Never Waste a Good Crisis
A crisis is a serious problem that you did not anticipate and don’t have a ready solution for, limiting the damage. Or in other words, those words can’t be printed in USGlass. A crisis is going to cost you money and upset your customers whose work you had promised to finish. Somehow you limp through and get everything done, but looking back, you didn’t make any money during this time.
A day after the smoke has cleared, with a strong cup of coffee in your hand, you say “thanks” to whomever you pray and ask that it doesn’t happen again.
I am glad you got out of the weeds, but praying doesn’t prevent that next crisis. The only thing that does work is identifying how the crisis occurred and laying out a plan to prevent or lessen the next one.
Now, grab a pencil and layout exactly what happened in your crisis, including what caused it and who was involved from your team. Next, jot down three or four ways you could have taken action to avoid or reduce the impact of the crisis.
Maybe you need more than one vendor who supplies a product. Possibly you need to cross-train folks in your company to handle a crisis. You need to discuss this crisis with your whole company and the problem(s) caused. Explain what you have done to prevent this from happening again. Congratulations, you have just created chapter one of your crisis management book!
If you determined it was a vendor problem, start finding new vendors that you will give 20% of your business to. Now expand that thought beyond the one product that caused the crisis and develop this 20% formula for every significant product you use.
Maybe the crisis maker was due to someone being hurt on a job. It wasn’t a serious accident, but you lost one day of work for your foreman, who drove him to the walk-in clinic and two days of the injured employee’s time. This put you behind in finishing this job on time and your customer screams at you about being late. He doesn’t care if someone was hurt and is going to deduct 5% from your final payment.
So, in your after-crisis planning meeting, you set up another round of cross-training. You discuss why the foreman shouldn’t stay all day with the injured man and how, if necessary, you will send someone from the office. Then you go over the safety rules for the whole company and see what caused the accident. Many companies have a mandatory safety meeting weekly or monthly with all employees. Go over this accident with your whole company and detail how it could have been avoided.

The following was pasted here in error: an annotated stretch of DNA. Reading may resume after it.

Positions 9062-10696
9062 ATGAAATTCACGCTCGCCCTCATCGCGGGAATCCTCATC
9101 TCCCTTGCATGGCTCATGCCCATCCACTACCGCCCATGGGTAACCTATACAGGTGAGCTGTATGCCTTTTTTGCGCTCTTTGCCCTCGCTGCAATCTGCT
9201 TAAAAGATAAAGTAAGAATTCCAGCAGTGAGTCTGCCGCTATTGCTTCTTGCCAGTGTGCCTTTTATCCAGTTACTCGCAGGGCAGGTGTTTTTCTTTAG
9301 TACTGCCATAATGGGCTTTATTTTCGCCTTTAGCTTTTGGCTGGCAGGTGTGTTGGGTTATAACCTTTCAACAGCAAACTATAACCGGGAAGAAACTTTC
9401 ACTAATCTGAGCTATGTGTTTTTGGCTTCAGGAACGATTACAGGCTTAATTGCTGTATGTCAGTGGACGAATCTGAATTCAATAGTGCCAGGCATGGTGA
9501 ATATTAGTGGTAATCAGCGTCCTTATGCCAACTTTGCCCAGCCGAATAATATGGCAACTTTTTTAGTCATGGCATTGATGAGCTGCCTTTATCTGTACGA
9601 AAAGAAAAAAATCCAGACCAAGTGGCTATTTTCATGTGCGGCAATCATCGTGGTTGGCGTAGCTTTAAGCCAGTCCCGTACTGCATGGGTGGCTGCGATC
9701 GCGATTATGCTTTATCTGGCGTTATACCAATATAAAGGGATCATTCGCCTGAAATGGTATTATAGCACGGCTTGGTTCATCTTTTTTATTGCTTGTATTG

You have two shower doors to install today and 20 minutes after the van leaves the office, you get the phone call that another driver rear-ended your van. The only injury is to the van. You call the tow truck to bring the van back to the shop, unload it and take it to a body shop. Calling both customers is like walking on thin ice and they are upset, both having stayed home from work for the day.
You get there two days later with your other truck. Both customers are glad you installed it, but they also want a discount on their bills for the extra days of work they missed.
Crisis meeting says the problem is not the accident. Your driver was not at fault and had loaded the truck correctly, so no glass was broken. You need another truck, or easier access to a truck that you can borrow at a moment’s notice. Solution: Set up an account at a local truck rental to have a working van available and delivered to your office on an hour’s notice. The other driver’s insurance, or yours, should pay for this. Even if they don’t, this will be less expensive than paying your customer for a day off.
So, when a crisis occurs, go over it with your team, learn from it, and use this information to reduce the impact of your next crisis.